(Photo Credit: @boetter/Flickr)
Or, to put it another way, what are a few unique pieces of career advice that nobody ever mentions?
Question originally posted on Quora.
Pasha Sadri, Polyvore Co-founder (Numbers 1 - 6)
1. "Small actions compound."
Sadri encourages professionals to be careful not to make "small basic mistakes" over and over in their careers. Seemingly insignificant errors, if frequent, can add up and ruin your reputation down the line. As Sadri states, "Trust is a fragile thing and the sooner people can trust you, the faster they'll give you more responsibility." He provides a few key pointers to help prevent small snafus from sabotaging your career:
* Be on time (always) or early (better).
* Spend extra time reviewing your work before you hand it to the boss.
* Make your work easy for others to understand (good structure/footnotes/formatting).
* Volunteer for the unpleasant tasks, even if there is no apparent benefit to you
2. "Rising tide lifts all boats."
"Your career is a boat and is at the mercy of the tides." What Sadri is trying to emphasize is that when the economy is good, careers are good. When the economy is bad, careers are crap (or that other four letter word that starts with an "s"). So, don't get discouraged if you're not where you need or want to be in your career today because "we're all in the same boat."
Sadri drives the concept home with this Sheryl Sandberg quote:
"When companies are growing quickly and they are having a lot of impact, careers take care of themselves. And when companies aren't growing quickly or their missions don't matter as much, that's when stagnation and politics come in. If you're offered a seat on a rocket ship, don't ask what seat. Just get on."
3. "Seek opportunity where the outcome is success or failure. Nothing in between."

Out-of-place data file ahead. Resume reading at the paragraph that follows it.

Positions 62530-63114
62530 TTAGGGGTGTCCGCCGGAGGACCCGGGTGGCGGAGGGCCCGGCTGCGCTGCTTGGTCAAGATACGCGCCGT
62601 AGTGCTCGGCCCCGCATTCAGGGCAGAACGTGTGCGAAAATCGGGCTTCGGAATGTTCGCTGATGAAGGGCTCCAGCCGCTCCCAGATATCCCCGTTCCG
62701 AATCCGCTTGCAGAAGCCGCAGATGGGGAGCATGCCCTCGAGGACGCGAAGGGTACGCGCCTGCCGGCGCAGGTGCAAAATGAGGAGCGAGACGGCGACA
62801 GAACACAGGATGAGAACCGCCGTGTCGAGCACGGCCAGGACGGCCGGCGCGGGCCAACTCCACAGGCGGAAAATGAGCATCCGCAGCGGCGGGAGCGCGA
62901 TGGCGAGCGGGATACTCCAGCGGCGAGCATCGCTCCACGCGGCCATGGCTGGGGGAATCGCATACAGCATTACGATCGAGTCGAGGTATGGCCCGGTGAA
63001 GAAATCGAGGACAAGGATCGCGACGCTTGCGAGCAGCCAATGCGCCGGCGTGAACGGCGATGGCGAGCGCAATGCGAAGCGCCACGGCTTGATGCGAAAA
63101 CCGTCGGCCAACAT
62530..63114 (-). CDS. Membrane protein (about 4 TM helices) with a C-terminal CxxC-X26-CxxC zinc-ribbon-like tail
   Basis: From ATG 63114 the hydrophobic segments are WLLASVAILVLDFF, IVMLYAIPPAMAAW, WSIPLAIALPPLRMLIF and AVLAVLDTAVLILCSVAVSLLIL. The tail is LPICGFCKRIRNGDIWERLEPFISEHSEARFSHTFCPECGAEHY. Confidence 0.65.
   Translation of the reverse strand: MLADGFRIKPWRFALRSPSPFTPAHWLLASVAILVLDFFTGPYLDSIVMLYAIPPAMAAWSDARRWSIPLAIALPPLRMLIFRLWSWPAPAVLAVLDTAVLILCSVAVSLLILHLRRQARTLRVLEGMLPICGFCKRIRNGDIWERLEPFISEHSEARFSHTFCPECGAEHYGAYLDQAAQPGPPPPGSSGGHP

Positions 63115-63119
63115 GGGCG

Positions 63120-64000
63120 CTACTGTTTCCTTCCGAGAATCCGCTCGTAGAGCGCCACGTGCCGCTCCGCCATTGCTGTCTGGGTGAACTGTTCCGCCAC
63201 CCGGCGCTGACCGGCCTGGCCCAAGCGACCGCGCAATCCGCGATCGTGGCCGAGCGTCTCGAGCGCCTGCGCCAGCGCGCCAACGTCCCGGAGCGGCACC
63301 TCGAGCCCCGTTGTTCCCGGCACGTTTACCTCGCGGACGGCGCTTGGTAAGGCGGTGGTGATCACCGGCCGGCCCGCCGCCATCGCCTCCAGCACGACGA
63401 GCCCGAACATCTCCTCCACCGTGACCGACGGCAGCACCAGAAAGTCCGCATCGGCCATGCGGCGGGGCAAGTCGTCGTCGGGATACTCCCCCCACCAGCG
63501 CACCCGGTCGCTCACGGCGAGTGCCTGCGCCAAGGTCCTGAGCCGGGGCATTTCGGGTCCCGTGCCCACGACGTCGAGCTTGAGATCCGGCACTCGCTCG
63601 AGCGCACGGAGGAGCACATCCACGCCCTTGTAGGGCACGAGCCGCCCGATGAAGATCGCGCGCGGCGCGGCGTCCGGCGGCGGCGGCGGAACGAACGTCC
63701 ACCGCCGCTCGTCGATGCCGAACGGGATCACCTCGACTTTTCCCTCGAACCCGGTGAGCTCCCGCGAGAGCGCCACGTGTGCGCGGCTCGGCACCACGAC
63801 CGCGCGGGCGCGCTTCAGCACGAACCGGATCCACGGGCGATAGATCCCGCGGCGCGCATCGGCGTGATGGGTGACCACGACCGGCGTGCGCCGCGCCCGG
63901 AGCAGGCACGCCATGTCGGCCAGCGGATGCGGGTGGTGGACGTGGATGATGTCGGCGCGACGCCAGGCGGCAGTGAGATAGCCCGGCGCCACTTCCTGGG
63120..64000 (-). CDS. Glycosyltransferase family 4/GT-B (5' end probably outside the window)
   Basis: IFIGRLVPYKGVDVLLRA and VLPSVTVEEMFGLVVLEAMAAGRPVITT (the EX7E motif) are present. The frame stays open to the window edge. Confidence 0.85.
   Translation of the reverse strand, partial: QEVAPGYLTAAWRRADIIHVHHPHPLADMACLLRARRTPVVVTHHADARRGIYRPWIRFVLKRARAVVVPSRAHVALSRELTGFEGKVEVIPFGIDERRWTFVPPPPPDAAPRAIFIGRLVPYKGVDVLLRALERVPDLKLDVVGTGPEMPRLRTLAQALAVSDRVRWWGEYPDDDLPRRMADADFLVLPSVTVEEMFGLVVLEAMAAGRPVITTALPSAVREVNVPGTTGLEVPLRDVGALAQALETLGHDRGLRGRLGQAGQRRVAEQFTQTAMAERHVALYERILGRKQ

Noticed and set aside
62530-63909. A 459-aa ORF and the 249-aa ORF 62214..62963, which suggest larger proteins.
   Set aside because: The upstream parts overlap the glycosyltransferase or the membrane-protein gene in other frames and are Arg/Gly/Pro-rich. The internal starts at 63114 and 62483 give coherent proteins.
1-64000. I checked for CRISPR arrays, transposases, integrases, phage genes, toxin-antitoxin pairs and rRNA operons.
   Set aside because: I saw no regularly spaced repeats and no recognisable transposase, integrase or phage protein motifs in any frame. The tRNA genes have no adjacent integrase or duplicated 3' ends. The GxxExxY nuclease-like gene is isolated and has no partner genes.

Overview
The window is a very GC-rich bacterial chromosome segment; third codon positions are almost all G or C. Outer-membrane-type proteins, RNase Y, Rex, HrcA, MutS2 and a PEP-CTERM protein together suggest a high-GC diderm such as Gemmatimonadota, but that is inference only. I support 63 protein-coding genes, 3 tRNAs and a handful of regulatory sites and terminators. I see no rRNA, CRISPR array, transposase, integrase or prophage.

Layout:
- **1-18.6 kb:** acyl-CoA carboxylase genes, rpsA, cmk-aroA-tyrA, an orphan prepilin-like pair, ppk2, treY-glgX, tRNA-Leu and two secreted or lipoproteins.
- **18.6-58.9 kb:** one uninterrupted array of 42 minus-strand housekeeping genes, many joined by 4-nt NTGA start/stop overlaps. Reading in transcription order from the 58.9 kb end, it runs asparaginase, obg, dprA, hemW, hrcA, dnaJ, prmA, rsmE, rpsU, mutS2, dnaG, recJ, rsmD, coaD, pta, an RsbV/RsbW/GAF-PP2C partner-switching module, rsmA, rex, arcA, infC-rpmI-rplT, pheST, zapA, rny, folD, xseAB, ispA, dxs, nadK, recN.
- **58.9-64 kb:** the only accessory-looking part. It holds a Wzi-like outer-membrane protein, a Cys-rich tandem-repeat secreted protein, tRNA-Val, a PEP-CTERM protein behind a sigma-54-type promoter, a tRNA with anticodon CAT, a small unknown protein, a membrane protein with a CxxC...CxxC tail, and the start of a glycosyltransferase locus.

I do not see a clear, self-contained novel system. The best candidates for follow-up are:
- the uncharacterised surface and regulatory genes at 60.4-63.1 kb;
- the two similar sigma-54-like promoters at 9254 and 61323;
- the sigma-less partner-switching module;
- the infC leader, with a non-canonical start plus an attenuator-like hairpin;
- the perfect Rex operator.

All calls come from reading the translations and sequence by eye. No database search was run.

Seek out opportunities where you will learn the most in the shortest amount of time. Go after challenging jobs that scare the you-know-what out of you, because "[y]ou don't become a star doing your job. You become a star making things happen."
4. "Career tracks and meritocracies don't exist."
"Your career is not a linear, clearly defined trajectory. It will be messy and will move more like a step function."
5. "You'll only be known for a few things. Make those labels count."
Make sure you're known for your positive attributes and contributions and not by what you lack. The business world is a small world and word travels fast, so ensure that what's being said about you is all positive. Work hard, do your best, don't gossip, don't gloat, and, most importantly, help others when you can.
6. "Nurture and protect your network and your network will nurture and protect you."
Sadri emphasizes the importance of maintaining a healthy network of professionals. He stresses, "Your network will be one of the biggest drivers of your success." Use social media and in-person meetings to stay connected to the individuals that you work with because you never know when, where, or how you'll run into them again.
Jane Chin, Ph.D., Managing Partner at MSL International
7. "Sometimes you have to toe the line until you gain enough power (rank, authority) to change the lines."
Chin suggests that if "[y]ou want to change something big/cultural within the organization," then "[w]ait until you have the right power level to act, especially if you don't have allies above your pay-grade." You never want to be "that guy" in the corporation who doesn't recognize or abide by boundaries and thinks it's his way or the highway. The corporation was doing just fine before you got there, and it will do just fine without you there, so take your "two cents" and save it for when you gain a bit more respect and rank in the company.
Michael O. Church, Functional Programmer
8. "It's a marathon, not a sprint."
Try and be realistic when it comes to burning the midnight oil because, as Church points out, "[w]orking 80-hour weeks will catch up with you." Be sure to enjoy your life while you're building your career, otherwise, you may find yourself sitting at the top of the corporate ladder a successful, yet lonely person.
Pete Gibson, Sales Development Specialist at Kimball Midwest
9. "Treat money as a secondary to what you love doing."
Said simply, do what you love and love what you do because, yes, an attractive potential salary is all fine and dandy when you're signing the dotted line, but money means nothing when you dread your job and are miserable. When people find occupations doing what they love, the money usually follows.
10. "Why climb the corporate ladder when you can own one?"
That seems like a good note to end on.
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